Welcome to the Dollhouse

Director: Todd Solondz

Given that most movies can’t wait to recount the glorious experience that was adolescence, Welcome to The Dollhouse comes as a genuine treat. Winner of the grand prize at the 1995 Sundance festival, the second feature from former English teacher Todd Solondz takes the entire genre and turns it on its head. The result is a refreshing black comedy, destined to provoke a nervous reaction among all those who couldn’t wait to turn their back on the classroom for good.
Life for 11-year-old Dawn Weiner (Heather Matarazzo) is far from easy, blessed as she is with an eye-damaging wardrobe, a worrying lack of social skills, and siblings (computer nerd brother, ballerina sister) more accomplished at everything and more popular with her parents than she is. Over the course of one nightmare school year she withstands constant taunts while her childish naivete sees her strangely drawn to her brother’s slacker friend Steve (Eric Mabius), an episode which results in a painfully embarrassing attempt to get into his hipsters.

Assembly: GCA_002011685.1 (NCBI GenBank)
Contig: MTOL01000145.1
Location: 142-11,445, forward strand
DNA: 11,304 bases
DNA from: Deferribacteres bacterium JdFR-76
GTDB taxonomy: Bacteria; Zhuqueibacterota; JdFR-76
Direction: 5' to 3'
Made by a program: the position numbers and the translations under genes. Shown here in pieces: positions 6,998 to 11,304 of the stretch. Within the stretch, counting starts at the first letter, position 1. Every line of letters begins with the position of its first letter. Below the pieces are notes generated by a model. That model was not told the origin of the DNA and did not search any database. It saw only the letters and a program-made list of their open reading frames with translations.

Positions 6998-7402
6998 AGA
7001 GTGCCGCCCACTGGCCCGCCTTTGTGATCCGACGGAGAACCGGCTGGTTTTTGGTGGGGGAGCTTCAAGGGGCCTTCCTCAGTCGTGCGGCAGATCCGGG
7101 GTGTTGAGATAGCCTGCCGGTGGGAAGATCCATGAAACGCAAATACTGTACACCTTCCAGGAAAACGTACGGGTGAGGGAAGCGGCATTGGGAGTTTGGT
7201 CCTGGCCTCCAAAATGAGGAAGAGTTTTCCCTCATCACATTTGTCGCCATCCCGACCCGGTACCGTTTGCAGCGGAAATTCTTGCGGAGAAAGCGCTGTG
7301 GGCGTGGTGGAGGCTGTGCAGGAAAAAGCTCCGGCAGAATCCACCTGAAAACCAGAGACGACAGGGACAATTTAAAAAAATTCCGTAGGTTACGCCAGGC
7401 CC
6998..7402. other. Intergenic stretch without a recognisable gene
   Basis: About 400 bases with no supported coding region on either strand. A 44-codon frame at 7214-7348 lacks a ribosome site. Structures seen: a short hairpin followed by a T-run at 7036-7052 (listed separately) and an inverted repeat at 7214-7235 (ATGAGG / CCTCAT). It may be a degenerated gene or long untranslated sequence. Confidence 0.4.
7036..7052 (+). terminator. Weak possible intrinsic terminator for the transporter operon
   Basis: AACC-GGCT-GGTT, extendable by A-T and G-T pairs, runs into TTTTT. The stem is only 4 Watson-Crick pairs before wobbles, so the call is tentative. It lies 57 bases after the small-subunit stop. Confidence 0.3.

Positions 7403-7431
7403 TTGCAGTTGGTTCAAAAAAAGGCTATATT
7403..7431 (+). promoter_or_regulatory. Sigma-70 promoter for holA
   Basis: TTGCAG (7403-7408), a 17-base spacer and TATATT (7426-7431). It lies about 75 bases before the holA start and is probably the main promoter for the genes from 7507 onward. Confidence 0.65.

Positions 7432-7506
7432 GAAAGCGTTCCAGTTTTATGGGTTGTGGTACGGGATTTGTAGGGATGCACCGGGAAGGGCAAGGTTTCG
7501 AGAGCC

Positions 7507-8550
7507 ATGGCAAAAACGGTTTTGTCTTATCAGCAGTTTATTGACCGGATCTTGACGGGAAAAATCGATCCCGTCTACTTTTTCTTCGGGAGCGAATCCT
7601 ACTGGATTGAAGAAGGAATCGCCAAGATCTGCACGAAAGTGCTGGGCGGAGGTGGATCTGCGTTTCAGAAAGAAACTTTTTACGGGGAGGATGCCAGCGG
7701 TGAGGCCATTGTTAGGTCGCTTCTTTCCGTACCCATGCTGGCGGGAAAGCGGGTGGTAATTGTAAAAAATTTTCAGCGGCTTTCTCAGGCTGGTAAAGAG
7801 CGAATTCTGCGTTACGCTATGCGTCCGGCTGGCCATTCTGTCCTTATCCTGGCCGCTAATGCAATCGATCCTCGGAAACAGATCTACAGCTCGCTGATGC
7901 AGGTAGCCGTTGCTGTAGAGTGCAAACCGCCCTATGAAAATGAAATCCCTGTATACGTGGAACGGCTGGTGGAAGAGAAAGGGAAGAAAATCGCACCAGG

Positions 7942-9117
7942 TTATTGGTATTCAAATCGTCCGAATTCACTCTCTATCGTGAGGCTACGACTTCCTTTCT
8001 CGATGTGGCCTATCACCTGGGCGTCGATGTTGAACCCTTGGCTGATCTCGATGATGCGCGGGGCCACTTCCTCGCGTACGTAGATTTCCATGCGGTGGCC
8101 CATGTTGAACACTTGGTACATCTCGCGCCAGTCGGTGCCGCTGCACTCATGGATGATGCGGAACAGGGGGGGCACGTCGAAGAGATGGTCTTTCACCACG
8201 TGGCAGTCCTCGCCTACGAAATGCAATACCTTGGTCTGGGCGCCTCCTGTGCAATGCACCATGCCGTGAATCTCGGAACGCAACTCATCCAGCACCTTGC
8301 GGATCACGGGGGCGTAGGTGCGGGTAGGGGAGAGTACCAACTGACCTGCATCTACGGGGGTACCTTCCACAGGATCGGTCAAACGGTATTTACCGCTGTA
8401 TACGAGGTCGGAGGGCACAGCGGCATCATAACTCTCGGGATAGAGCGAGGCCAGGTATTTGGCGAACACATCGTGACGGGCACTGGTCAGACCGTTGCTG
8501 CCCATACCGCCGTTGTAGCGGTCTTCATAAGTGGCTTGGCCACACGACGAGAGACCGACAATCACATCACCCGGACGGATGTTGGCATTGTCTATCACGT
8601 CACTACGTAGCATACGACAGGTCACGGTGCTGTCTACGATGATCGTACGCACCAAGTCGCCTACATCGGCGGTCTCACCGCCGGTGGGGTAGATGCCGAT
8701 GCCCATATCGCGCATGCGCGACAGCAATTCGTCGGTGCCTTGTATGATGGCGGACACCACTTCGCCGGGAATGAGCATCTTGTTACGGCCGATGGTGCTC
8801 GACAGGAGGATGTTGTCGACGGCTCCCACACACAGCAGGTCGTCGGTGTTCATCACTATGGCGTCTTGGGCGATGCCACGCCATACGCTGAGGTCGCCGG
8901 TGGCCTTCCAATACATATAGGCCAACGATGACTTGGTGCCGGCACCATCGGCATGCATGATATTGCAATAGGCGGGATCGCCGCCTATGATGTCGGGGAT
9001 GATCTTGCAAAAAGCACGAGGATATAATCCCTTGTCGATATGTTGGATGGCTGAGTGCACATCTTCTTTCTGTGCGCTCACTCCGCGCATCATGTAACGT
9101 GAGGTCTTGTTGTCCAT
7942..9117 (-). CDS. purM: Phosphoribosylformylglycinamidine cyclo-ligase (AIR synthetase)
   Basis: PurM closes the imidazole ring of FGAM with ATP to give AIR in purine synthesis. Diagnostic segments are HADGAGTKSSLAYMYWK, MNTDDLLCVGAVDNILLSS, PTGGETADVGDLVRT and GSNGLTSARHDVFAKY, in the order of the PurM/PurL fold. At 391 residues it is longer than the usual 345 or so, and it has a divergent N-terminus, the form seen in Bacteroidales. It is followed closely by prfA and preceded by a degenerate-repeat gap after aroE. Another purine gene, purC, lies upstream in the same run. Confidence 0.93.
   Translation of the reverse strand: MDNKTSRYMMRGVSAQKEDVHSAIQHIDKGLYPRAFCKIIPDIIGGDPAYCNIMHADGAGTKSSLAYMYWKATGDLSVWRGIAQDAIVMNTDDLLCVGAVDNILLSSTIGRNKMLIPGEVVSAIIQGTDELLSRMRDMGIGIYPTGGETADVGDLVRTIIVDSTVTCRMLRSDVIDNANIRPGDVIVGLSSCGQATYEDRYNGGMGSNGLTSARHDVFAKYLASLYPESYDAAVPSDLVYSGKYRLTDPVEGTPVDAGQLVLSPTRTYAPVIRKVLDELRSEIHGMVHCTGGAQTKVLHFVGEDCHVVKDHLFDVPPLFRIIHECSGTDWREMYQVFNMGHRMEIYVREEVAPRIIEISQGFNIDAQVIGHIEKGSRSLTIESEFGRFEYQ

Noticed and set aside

Most of the appeal hinges on Dawn as she lurches from one moment of pre-pubescent awkwardness to another, buoyed by the thin hope that things might get better in high school.
The sense of humour throughout is deliciously dark (upped a notch by some ironically placed classical music), and the all-too-familiar topics of peer group pressure and conformity tackled with sympathy, while Matarazzo (11 at the time of filming) offers up an astonishingly mature performance that suggests hers will be a name to watch.

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